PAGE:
Legionnaires’ disease caused by Legionella bacteria has increased sharply in Switzerland in recent years. To counteract this spread, the FSVO has launched a research project: a multidisciplinary team is developing basic principles for Legionella control in buildings.
Legionella are bacteria that occur naturally in standing water. They can become a problem for human health when they enter and spread in sanitation systems.
Legionnaires’ disease on the increase
Infections with Legionella, the bacteria responsible for Legionnaires’ disease, are occurring more frequently in Switzerland. In 2019, the Sentinella reporting system of the Federal Office of Public Health (FOPH) recorded 582 cases of Legionella infection, 5 to 10% of which had a fatal outcome.
The FSVO and LeCo
In 2017, in response to the growing number of cases of Legionnaires’ disease in Switzerland, the FSVO, which is responsible for drinking water safety, specified limits for Legionella in water from sanitation facilities (including shower and bathing water). These limits are regulated in Swiss food legislation.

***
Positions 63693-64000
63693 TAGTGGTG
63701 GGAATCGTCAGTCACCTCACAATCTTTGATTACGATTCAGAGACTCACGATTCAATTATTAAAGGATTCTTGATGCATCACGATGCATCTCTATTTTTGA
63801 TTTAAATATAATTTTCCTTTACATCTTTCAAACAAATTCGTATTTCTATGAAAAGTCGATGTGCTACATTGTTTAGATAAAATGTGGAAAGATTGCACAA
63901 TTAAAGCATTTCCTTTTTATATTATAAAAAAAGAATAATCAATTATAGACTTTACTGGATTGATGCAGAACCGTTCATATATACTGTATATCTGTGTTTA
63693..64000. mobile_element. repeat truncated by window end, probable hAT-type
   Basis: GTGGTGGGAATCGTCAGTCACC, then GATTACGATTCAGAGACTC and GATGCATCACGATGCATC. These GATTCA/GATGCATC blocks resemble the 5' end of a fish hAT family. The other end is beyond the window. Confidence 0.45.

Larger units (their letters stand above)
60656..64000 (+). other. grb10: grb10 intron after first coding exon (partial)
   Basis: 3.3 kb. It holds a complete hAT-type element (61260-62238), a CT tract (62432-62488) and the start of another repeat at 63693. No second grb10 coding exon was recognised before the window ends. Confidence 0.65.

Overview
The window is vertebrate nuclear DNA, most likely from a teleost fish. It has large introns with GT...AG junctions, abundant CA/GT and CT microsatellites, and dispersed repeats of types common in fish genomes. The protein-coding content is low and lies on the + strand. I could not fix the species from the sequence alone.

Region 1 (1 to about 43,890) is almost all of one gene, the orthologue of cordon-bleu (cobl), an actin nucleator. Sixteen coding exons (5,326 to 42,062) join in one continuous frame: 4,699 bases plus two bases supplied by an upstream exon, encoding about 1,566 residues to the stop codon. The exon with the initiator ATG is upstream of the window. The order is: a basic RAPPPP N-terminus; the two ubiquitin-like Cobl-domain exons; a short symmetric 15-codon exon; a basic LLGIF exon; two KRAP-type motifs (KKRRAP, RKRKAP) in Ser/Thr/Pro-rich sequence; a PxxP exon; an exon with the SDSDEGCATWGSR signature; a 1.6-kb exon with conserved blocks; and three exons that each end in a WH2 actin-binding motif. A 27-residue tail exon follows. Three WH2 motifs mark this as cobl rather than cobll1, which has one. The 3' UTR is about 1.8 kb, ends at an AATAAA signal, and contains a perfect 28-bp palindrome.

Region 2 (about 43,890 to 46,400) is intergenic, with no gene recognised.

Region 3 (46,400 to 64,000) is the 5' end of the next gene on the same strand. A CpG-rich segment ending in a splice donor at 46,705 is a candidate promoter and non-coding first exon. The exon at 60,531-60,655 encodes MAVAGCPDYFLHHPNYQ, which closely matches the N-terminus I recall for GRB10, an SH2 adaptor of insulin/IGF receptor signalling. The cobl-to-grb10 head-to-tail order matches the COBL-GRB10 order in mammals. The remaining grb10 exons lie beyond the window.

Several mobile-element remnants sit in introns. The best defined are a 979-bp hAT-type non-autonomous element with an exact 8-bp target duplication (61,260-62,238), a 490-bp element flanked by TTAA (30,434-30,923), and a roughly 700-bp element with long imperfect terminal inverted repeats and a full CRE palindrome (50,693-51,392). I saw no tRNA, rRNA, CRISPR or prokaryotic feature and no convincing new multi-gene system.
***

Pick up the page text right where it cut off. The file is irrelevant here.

To ensure future compliance with the limits, the FSVO partnered with the FOPH and the Swiss Federal Office of Energy (SFOE) to launch the research project LeCo (“Legionella control in buildings”) and to provide CHF 2.6 million in funding from 2020 to 2024.
The Offices’ aim with this project is to provide waterworks operators, civil engineers, plumbers, fitters and building owners with a scientific basis underpinning the hygiene requirements for water in sanitation systems.
A multidisciplinary research project
Various research groups have joined forces to improve the detection methods for Legionella and to establish how to control it effectively in buildings.
Since early 2020, under the leadership of Eawag (Swiss Federal Institute of Aquatic Science and Technology), researchers in the fields of drinking water microbiology, disease agents and human health (Eawag, Swiss Tropical and Public Health Institute), building technology and energy (Lucerne University of Applied Sciences and Arts) and the Legionella unit at the Zurich Cantonal Laboratory have been investigating how best to control the risks associated with Legionella.
The goal is to better understand Legionella’s behaviour in the water pipes of large buildings:
- What role does water composition play?
- Which microflora can compete with the development of Legionella?
- Which disinfection measures can keep the growth of Legionella under control?
- Can the origin of contamination be identified by genome sequencing of Legionella (new genome sequences)?
The answers to these questions should help to reduce cases of Legionnaires’ disease in Switzerland in the long term
Last modification 04.12.2020